Dear friends, I am on a little time-out as I visit friends following meetings in Jerusalem related to my work with the Ecumenical Accompaniment Programme in Palestine and Israel.
I noticed this article from Christian Peacemaker Teams. Last week I made a day trip to Hebron and Yatta and other parts of the south Hebron hills, and I saw the devastating effects of draught and lack of access to water - so Reinhard Kober's article struck me.
Al Khalil (Hebron): Water shortage - a daily Palestinian experience
by Reinhard Kober
Abu Jamal is head of a well known family in Halhul, to the north of Al Khalil. It is a beautiful town, on top of a hill, surrounded by fields and lovely gardens. Like other cities in the Palestinian controlled area A it’s population has grown from some 3.000 in the sixties to 30.000 now. Because of this, the infrastructure must expand greatly. Every year there is a need to open a new school.
Living east of the green line border Abu Jamal and his sons, as many other people, lost the possibility to work in Israel. Developing their own business, they invested in greenhouses, cultivated eggplants and tomatoes and were generally successful, at least at first. But that has changed . When asked him how farming is going, he shrugs his shoulders, and his face shows immediately, that things are becoming worse. “We don’t have the water we need. Just three hours of water access per week is not enough. Buying water in tanks is too expensive. We can’t do anything.”
Listening him I am reminded of my last walk to the vegetable market in Al Khalil / Hebron. When the Israel army shut down the old market next to the Avraham Avenu settlement, which violats the Sharm-Al-Sheikh agreement between Israel and Palestine, the entire city suffered. Reading piles of boxes with Hebrew labels, you get an idea of how Israeli companies make much profit by taking advantage of the inadequate water resources. According OCHA (UN Office for the Coordination of Humanitarian Affairs) and an Amnesty International report Palestinians are denied next to their own water aquifer, which is under their own land. On average Israelis use 300 liters of water per day, Palestinians only 60 liters. Palestinians are not even allowed to dig their own wells. The situation in area C, which is controlled by Israeli forces is worse. Cisterns, which collect rainwater, are often destroyed by the Israeli army, to make life in this area more difficult. An official said: “It’s easy to make the fields bloom in dry areas (in Israel) when you deny others the use of their own water. “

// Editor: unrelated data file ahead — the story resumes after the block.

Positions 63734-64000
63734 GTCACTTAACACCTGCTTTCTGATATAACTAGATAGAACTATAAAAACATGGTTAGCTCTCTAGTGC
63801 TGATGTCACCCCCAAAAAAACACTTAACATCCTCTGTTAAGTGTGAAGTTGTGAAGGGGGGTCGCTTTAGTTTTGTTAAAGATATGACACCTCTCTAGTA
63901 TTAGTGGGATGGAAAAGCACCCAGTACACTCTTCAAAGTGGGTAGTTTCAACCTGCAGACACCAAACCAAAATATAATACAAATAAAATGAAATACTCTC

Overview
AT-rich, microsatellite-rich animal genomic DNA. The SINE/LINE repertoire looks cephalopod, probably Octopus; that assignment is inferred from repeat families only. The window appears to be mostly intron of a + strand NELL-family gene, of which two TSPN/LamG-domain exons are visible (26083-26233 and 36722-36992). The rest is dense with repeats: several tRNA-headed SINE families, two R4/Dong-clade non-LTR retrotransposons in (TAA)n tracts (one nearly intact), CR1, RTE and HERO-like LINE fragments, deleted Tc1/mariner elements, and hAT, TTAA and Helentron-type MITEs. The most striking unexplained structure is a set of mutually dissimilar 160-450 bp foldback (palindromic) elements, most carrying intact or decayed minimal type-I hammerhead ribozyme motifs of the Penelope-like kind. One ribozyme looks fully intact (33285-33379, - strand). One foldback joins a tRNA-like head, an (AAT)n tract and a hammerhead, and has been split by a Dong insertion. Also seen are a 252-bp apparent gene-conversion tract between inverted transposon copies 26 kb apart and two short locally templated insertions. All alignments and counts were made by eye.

For Abu Jamal it is important that his children get good education. He wants them to study in Abu Dis University, which is very expensive. That’s why he is risking a lot, sneaking across the border to earn money with an illegal job in Israel and sleeping without a shelter. On the one hand he finished his report, saying again: “What we can do?” On the other hand I am still thinking, he is still hoping for a better future for his growing family – not giving up.
These issues of water deprivation, loss of economic opportunity and injustice do not get much attention in the conventional media. Please do more reading on this and encourage others to be informed. See the most recent OCHA Protection of Civilians Weekly Report (it's a pdf file).
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